The FTSE 100 (FTSEINDICES: ^FTSE) trading at 8,000 may sound rather unrealistic for a lot of Foolish investors. Indeed, with the index currently at 6820, gains of 17% to reach 8,000 points may seem a little far-fetched. Certainly, the FTSE 100 has failed to deliver on its promise thus far in 2014, with the UK’s leading index up just 1% year-to-date.
However, 8,000 in 2014 is entirely possible and here’s why.
The FTSE 100 Is Relatively Undervalued
Although US and UK markets do not exhibit perfect positive correlation, they are very highly correlated. This means that upward and downward movements tend to be mirrored between the two indices, largely as a result of a high degree of globalisation and the ease with which investors can access both markets.
However, there appears to be a rather significant discrepancy in the current valuations of the leading US and UK markets. For example, while the FTSE 100 trades on a price to earnings (P/E) ratio of 14.1, the S&P 500 (which is the most relevant comparator, since it is weighted by market capitalisation, like the FTSE 100, and contains 500 stocks versus just 30 for the Dow Jones) trades on a P/E of 18.1.
That’s a substantial difference and, interestingly, is not mirrored in the current valuation of the FTSE 250. That index trades on a P/E of 18.8 and, if the FTSE 100 were to trade on the same multiple as the S&P 500 or the FTSE 250, it would currently be valued at around 8,750 or 9,100. Suddenly, 8,000 doesn’t look quite so out of reach!
High Exposure To Mining
Of course, there’s a plausible reason for the FTSE 100?s relatively undervalued status: a generous exposure to mining. Indeed, mining stocks such as Rio Tinto (Xetra: 855018 – news) and BHP Billiton (NYSE: BBL – news) have suffered from a slowdown in China and have undoubtedly subdued the wider index. However, despite Chinese growth being slightly behind target in the first quarter of this year, recent data from the world’s second largest economy indicates that things could be picking up, with the purchasing managers’ index being at its highest level for five months. Further positive news flow from China could help the FTSE 100 to move upwards.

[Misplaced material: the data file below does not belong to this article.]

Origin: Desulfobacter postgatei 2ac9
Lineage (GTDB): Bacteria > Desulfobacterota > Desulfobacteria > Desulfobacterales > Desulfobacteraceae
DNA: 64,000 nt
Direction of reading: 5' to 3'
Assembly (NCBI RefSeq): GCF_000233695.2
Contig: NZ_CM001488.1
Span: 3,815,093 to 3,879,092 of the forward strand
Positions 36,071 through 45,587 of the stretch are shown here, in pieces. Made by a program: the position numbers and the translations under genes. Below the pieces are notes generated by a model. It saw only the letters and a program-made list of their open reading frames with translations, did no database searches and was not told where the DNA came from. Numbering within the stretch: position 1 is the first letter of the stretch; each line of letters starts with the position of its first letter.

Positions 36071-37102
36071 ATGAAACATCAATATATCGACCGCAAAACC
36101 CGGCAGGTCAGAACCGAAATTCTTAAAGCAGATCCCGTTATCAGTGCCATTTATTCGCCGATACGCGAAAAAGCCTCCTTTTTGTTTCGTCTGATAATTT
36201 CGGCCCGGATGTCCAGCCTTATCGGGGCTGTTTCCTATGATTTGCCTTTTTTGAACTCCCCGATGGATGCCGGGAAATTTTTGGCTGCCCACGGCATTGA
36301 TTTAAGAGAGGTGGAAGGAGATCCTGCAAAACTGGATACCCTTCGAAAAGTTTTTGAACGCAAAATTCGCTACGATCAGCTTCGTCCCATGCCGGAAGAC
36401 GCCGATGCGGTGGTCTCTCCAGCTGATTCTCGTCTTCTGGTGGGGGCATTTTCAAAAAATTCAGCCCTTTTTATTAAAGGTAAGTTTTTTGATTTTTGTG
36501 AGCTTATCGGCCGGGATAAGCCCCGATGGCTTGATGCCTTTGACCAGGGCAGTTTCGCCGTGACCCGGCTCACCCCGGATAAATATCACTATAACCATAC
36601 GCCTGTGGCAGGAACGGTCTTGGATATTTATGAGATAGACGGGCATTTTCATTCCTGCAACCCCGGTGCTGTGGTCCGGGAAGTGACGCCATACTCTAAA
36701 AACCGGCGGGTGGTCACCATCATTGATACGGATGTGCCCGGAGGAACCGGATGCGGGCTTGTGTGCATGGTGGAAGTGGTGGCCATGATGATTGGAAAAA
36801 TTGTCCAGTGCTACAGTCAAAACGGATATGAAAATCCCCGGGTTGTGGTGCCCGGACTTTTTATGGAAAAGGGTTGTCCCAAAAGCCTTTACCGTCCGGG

A Low Interest Rate Environment
The Governor of The Bank Of England, Mark Carney, recently said he was in no rush to increase rates, while Janet Yellen, Chair of The Federal Reserve, is only just beginning to unwind the monthly asset repurchase programme. This provides support to the stock market, since investors know that if economic data does disappoint, then central banks are likely to step in so as not to jeopardise the wider recovery. Indeed, relatively low inflation provides the perfect excuse for further quantitative easing in the UK, which could increase asset and share prices further.
So, while the FTSE 100 trading at 8,000 points may seem a little far-fetched at first, a combination of central bank policy, improvements in emerging markets and, crucially, a narrowing of the current valuation discount could combine to push the FTSE 100 up by 17%. By this time last year it had risen by 13.5%, making the final seven-plus months of this year plenty of time to make the necessary gains.
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Peter owns shares in BHP Billiton.